Warrants of 10 years or older which were issued for minor infractions, are being dismissed in 4 of the 5 boroughs, giving affected New Yorkers a chance for a new beginning
Early last month, acting Brooklyn District Attorney Eric Gonzalez joined the district attorneys of Manhattan, Queens and the Bronx in a collective effort to dismiss a total of 645,000 summons warrants of 10 years or older. The dismissal process is part of the Begin Again initiative which aims to promote fairness and advance public safety by fostering trust between law enforcement and the communities.
“Our Begin Again initiative has been a tremendous success in helping thousands of New Yorkers resolve their outstanding summonses,” said Gonzalez during an event in Brooklyn.
The dismissed warrants were summons for non-violent crimes such as riding a bicycle on the sidewalk, drinking alcohol in public, disorderly conduct and being in a park after dark. Those approved of the dismissal have not been arrested in the past 10 years and do not pose a risk to public safety.
Although the infractions may seem menial, for the offender these warrants often have serious implications. Outstanding warrants affect the individual’s ability to secure employment or obtain public housing. Non-citizens are barred from applying for citizenship, and undocumented immigrants may be subject to deportation.
According to a statement issued by the district attorney’s office, most of the dismissed summonses were issued to poor, black and Latino individuals, demographics that are statistically at a higher risk to land in the criminal justice system for even minor offenses. The program spares thousands of New Yorkers from unnecessary arrest and clears backlogs in the court system which allows speedier trials for those in jail awaiting prosecution for serious offenses. Rev. Anthony L. Trufant, senior pastor of Emmanuel Baptist Church of Brooklyn, supports the initiative.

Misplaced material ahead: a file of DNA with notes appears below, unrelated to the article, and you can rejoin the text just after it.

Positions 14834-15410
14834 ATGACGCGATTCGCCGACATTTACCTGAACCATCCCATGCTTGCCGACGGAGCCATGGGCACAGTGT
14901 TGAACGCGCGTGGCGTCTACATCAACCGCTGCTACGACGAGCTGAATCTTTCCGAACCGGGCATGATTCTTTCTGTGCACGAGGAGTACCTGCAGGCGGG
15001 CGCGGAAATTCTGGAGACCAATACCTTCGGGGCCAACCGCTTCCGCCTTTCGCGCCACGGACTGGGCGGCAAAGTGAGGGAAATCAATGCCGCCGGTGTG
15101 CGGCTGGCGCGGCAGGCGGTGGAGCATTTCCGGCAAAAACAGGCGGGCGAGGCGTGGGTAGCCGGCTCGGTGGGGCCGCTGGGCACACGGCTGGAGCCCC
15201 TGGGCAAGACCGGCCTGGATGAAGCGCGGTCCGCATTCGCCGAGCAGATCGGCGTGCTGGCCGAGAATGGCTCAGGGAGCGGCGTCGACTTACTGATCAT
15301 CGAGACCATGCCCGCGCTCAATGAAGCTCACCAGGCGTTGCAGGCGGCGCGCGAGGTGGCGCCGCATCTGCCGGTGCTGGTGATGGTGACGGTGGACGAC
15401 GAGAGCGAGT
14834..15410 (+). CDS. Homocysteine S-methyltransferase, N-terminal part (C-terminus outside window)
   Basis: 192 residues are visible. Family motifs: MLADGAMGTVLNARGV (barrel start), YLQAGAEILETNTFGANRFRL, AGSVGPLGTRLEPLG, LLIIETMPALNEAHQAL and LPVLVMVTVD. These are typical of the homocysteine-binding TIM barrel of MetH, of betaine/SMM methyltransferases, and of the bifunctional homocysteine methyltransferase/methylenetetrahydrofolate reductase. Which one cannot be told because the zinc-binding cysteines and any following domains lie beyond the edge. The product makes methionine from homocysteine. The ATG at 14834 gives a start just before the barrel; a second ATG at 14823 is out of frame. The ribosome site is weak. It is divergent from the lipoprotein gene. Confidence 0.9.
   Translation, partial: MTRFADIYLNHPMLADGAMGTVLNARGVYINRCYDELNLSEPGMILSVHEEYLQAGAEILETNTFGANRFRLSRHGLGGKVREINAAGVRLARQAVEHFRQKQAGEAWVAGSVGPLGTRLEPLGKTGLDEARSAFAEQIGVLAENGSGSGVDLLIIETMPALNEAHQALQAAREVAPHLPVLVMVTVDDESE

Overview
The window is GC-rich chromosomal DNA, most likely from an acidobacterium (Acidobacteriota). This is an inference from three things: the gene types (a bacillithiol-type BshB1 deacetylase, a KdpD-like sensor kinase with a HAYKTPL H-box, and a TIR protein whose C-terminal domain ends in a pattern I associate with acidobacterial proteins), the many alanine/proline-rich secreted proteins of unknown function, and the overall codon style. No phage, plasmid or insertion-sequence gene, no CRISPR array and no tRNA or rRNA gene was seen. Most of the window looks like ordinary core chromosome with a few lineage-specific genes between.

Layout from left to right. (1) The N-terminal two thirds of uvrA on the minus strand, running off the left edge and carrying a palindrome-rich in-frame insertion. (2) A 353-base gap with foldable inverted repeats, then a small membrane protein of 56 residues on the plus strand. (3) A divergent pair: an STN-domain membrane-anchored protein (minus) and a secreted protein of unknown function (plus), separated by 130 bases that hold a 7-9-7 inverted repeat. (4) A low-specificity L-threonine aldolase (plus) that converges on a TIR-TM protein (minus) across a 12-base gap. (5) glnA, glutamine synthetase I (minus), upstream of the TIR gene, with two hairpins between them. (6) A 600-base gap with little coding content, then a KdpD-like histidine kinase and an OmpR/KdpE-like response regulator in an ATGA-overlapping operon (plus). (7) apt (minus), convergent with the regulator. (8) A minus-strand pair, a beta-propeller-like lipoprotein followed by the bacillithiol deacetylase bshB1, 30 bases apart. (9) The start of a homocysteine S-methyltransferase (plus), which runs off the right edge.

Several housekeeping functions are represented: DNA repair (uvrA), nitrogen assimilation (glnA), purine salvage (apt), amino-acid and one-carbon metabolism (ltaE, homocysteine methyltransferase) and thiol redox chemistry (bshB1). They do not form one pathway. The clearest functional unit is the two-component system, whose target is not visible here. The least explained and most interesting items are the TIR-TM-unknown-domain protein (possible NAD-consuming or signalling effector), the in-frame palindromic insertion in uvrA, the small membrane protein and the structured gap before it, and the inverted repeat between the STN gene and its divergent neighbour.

“The motion to dismiss the outstanding warrants offers productive, law-abiding citizens a break, while, at the same, de-clogging the court dockets of an exceptionally busy judiciary,” stated Rev. Trufant.
Public Advocate Letitia James shares the sentiments of Gonzalez and Trufant about the usefulness of the Begin Again program.
“Begin Again is a means for individuals to resolve their warrants in a supportive way, without having to be arrested and spend a night in jail for minor offenses,” said James. “Our criminal justice system should be a foundation that stabilizes our community, not an anchor that weighs us down.”
The data from the Brooklyn district attorney’s office shows that Brooklyn dismissed approximately 143,500 warrants; there were roughly 160,000 dismissals in the Bronx, 240,500 in Manhattan and 100,000 in Queens, resulting in the collective dismissal of 645,000 summons warrants.
The Begin Again program will continue its work in 2018. For more information and to learn about upcoming events, please visit the program’s website.
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